The Phillies were playing the Braves, and Travis Jankowski was on second base in the 9th as the tying run. Jankowski was caught in between 2nd and 3rd, and the catcher did the correct thing by running at him, trying to force Jankowski to make a decision. Jankowski made no decision, and was tagged out by the catcher.
Tim Kurkjian was very unpleased with this happening, writing this article about how base running has declined:
I love this article because it brings up a bigger discussion.
Are analytics ruining the game of baseball?
Yes and no. Have analytics ruined the watching of baseball? In a way, also yes. Analytics have made the game much more efficient for the players. One common example of analytics taking over the game is the record amount of strikeouts and home-runs. The thought process behind this is that any out recorded is the same. For example, striking out is the same as hitting a ground ball that’s the same as hitting a routine fly ball. So when the players have that thought, they realize that they might as well try and hit the ball at such an angle that creates more home-runs, but also creates more strikeouts. And that’s ok to them, because an out is an out, no matter how you do it.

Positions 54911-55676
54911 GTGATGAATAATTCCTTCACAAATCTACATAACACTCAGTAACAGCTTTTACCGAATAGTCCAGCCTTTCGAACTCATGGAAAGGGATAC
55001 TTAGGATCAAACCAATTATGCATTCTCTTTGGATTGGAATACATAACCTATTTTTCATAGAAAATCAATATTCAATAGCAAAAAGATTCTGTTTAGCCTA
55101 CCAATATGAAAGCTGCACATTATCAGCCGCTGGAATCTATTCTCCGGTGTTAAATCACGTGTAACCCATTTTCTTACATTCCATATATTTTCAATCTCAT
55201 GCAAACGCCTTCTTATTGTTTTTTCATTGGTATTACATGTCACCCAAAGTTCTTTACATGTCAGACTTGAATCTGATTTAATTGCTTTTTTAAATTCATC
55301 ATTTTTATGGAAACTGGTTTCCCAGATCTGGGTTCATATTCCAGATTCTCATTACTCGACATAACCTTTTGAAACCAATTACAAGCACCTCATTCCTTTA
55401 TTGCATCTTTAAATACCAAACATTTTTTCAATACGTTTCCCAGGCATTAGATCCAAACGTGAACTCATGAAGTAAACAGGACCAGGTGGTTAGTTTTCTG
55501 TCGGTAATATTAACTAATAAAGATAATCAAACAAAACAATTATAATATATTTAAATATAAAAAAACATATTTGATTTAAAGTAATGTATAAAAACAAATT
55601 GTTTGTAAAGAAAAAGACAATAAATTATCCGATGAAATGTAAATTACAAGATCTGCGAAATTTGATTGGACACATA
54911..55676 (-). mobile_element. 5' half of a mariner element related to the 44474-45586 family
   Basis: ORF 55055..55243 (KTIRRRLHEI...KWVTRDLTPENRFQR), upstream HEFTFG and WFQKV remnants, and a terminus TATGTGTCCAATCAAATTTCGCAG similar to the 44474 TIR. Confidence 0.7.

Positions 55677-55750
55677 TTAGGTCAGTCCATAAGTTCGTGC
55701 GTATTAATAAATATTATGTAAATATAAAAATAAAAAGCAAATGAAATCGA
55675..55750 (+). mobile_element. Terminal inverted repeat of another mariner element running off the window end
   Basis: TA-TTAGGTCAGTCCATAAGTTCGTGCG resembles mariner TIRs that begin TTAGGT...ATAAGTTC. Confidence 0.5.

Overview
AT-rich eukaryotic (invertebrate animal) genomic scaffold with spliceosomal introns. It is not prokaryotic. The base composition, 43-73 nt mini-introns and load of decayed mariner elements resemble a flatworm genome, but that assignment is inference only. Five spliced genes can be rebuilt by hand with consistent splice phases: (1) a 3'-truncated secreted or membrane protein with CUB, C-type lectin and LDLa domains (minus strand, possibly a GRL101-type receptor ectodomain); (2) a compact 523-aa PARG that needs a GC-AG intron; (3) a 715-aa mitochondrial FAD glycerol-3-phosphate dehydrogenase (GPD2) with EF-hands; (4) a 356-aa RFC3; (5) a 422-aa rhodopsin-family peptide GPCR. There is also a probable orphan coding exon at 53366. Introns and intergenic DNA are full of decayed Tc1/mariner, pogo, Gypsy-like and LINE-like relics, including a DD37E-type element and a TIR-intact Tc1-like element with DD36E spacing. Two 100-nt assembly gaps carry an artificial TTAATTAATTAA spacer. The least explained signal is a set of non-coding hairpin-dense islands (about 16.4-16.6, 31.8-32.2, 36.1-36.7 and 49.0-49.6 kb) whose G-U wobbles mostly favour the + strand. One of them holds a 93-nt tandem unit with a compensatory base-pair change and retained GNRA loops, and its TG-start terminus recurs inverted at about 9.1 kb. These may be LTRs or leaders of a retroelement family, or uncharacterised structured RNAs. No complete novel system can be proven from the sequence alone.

Joey Gallo is a perfect example of a launch angle type of player. He will be close to the top of the leaderboard in home-runs at the end of year, but he will strikeout close to 200 times, or almost 40% of his at bats.
Josh Donaldson was on MLB network explaining his swing and said this:
In a way, he’s right. Players don’t get paid the huge contracts to hit .270 with little to no power. They would rather hit .210-.240 with 30 home-runs, because they’ll get paid the big bucks.
Base running has also taken a hit as stolen bases has declined, because analytics tell players and coaches that the stolen base isn’t worth the risk.
What do you think? Comment below! Connect with me on Twitter @nick30muench